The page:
Goetz on ageing

Merkur 900 (5/2024)

In Merkur 900: how the myth of Islamic antisemitism serves the apologists of violence; what the concept of dictatorship conceals about democracies; and why Rainald Goetz is trying not to grow cynical with age.

Does antisemitism have roots in Islam? In the 900th edition of Merkur, Manfred Sing looks at the historical evidence and unequivocally says no. Claims to the contrary are refuted by the long history of peaceful coexistence between Jews and Muslims in the Middle East – a history that only came to an end in the first half of the 20th century.

By contrast, European Jews were discriminated against, disenfranchised and expelled from their home countries since Christianity became the official religion of the Roman Empire. Anti-Jewish pogroms are a European phenomenon. While massacres and expulsions targeting Jews in the Muslim world did occur occasionally over the centuries, all were local outliers motivated by political rather than religious or ethnic conflict.

Sing looks, for instance, at the notorious case of Amin al-Husseini, the Grand Mufti of Jerusalem, who collaborated with the Nazis. Al-Husseini’s instigation of the Nabi Musa riots in Palestine in 1920 and the first pogrom against Iraqi Jews in 1941 should be seen in the context of burgeoning Palestinian nationalism and its attendant anti-Zionism, and not in terms of the Islamic faith.

Attempts by Hamas and other groups to cast the Prophet himself as a hater of Jews, and the eradication of Jews from the earth as a Muslim imperative, are politically motivated distortions that misrepresent both Muslim and European-Christian history. It is a myth that serves not just the supporters of Islamist violence, but also the apologists of Israel’s war against Gaza.

Dictatorships and democracies

Historian Claudia Gatzka observes how, both in contemporary polemics as well as scholarship, the emergence of dictatorships is frequently treated as following natural laws. A dictatorship appears as inevitable if certain conditions pertain, such as crises, wars, or revolutions. As a result, the historical resilience of democracies disappears from view, as does the question of political agency. The interwar years are a good example of this.

The ‘dictatorship’ label also obscures the assumption of the superiority of liberal democracy. The spectre of dictatorship, whether raised by the left or the right, draws its power from the threat to the ‘normality’ of democracy. But rather than two clearly distinct systems, one good and one bad, societies are more accurately described as a mixture of democratic and dictatorial elements.

Everyone from reactionaries hostile to a diverse society to representatives of the state in western nations tends to operate with implicit definitions that produce ideologically weighted, neat categories. The confusion that this produces – such as when it is claimed that our liberal democracies are dictatorships in disguise – can be, and is, used to foment destabilization.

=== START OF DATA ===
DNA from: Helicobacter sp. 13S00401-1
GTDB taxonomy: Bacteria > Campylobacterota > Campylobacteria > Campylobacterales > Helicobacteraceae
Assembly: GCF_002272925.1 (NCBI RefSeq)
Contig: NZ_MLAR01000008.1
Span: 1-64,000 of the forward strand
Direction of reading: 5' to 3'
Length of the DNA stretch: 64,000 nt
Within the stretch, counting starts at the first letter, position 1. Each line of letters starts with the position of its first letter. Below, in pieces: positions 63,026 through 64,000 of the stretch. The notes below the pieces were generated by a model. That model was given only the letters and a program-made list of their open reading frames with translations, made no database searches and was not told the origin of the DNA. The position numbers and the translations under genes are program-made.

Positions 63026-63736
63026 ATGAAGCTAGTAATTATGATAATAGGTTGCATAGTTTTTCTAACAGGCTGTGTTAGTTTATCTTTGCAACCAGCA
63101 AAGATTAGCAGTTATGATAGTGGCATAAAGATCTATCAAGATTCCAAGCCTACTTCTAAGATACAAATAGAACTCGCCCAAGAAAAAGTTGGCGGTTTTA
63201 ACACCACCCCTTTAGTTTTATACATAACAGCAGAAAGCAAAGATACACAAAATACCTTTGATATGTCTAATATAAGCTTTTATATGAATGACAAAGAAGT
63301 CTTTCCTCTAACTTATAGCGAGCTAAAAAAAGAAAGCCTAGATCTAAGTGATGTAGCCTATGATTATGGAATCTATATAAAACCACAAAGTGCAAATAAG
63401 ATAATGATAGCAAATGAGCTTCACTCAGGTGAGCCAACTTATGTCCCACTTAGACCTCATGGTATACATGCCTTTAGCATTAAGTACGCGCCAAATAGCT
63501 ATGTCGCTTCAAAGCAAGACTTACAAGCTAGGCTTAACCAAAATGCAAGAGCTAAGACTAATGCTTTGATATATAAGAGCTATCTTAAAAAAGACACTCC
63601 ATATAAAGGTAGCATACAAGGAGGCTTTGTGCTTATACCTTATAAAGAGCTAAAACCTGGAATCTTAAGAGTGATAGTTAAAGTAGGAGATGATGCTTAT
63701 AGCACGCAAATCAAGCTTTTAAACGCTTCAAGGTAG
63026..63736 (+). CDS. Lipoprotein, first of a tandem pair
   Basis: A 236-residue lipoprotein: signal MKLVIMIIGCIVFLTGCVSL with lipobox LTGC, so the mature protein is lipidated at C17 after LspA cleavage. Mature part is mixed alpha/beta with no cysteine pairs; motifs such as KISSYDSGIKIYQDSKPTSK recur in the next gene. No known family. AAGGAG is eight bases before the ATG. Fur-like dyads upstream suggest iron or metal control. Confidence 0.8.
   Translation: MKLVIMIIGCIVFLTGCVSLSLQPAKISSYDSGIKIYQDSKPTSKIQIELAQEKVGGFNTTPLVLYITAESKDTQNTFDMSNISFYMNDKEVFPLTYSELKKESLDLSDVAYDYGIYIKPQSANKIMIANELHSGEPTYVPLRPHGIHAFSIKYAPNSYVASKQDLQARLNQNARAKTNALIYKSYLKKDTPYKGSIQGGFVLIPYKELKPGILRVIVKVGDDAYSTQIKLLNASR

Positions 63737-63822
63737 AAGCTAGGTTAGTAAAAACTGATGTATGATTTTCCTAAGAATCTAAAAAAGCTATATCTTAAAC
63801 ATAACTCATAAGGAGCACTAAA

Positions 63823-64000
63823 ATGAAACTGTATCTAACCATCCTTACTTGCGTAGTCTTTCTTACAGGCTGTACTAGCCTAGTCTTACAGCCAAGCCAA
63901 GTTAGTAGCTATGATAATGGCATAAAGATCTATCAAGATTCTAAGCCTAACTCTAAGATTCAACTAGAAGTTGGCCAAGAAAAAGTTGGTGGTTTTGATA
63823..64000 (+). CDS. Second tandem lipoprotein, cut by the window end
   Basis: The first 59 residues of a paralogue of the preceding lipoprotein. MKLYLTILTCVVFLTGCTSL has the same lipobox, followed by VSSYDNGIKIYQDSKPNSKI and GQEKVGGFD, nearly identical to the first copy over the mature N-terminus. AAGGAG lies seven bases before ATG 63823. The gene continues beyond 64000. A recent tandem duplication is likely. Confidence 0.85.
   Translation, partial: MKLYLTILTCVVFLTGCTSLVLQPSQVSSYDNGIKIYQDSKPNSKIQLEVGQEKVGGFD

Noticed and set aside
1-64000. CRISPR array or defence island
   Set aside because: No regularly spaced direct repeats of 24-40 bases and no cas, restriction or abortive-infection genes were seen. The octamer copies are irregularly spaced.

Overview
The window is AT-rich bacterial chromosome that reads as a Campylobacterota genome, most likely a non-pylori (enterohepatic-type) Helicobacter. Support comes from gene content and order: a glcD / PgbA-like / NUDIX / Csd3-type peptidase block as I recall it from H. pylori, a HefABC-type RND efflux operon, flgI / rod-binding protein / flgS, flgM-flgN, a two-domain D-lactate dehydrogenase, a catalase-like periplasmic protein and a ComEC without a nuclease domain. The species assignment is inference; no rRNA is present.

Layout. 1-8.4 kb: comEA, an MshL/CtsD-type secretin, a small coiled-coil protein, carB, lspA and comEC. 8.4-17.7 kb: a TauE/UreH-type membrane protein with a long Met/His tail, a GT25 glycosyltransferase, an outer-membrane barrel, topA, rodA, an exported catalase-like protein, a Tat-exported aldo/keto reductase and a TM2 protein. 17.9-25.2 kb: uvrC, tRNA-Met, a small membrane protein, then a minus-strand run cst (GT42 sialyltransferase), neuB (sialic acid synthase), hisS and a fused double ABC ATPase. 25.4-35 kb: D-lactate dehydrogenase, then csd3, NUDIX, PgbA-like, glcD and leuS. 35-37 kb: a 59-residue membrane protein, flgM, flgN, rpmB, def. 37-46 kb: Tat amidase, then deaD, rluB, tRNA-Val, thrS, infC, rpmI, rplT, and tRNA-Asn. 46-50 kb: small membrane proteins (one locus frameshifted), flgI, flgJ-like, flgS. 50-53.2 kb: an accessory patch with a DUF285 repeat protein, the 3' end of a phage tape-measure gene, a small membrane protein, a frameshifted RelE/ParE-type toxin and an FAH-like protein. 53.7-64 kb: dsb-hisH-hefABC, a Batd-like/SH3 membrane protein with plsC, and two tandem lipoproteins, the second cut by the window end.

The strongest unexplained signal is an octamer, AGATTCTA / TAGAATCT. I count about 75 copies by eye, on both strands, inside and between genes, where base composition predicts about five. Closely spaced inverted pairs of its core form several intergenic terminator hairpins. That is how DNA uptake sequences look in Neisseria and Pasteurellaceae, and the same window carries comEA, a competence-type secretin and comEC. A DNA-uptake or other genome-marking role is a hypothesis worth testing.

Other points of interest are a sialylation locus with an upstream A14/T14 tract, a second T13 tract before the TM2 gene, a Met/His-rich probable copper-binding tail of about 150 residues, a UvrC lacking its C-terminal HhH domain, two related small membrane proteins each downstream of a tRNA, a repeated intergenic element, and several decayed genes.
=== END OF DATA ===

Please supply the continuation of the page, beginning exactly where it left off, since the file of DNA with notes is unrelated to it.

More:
At the same time, this confusion reflects the reality that things are not clear-cut. Some contemporary historical scholarship is fruitfully blurring the lines between democracy and dictatorship by looking at the lives and perceptions of people living under various systems. This approach, argues Gatzka, can help better understand how tendencies toward more or less freedom are encouraged or thwarted.

Goetz on ageing

Almost forty years after his last appearance in Merkur, 80s/90s cult author Rainald Goetz (Irre, Krieg, Rave) returns with excerpts from his ‘work journal – spring and fall 2019’. Referencing writers and artists from the 17th century to the present who work with the autobiographical form, Goetz in these fragmentary notes seeks to find an ethical position on writing about one’s own life and the real people in it. Early on, he writes: ‘Ruthlessness is not a concept of truth; and being excessively explicit about one’s own drives … is not a good method for understanding oneself and the lot in life one has drawn.’

Goetz faults his mentor, the author Michael Rutschky, for confusing scathing attacks and an attitude of cool detachment with a commitment to authenticity. It is rather benevolence, generosity, and a respect for what cannot and should not be said that drives good art – art of the kind that opens up our perspective on the world and ourselves, rather than closing it down in unrelenting and self-assured judgment.

Goetz’s other recurring concern in these excerpts is ageing. How does the artist handle the decline in the spontaneous freedom of spirit one has as a young person? It takes work and effort to maintain the joy and curiosity in the other that is necessary for understanding and creativity, he writes. The ageing artist must reject the posture of masterfulness and allow themselves to continue to be affected, unsettled and bewildered by the world.

Review by Millay Hyatt

Published 31 May 2024
Original in English
First published by Eurozine

Contributed by Merkur © Eurozine


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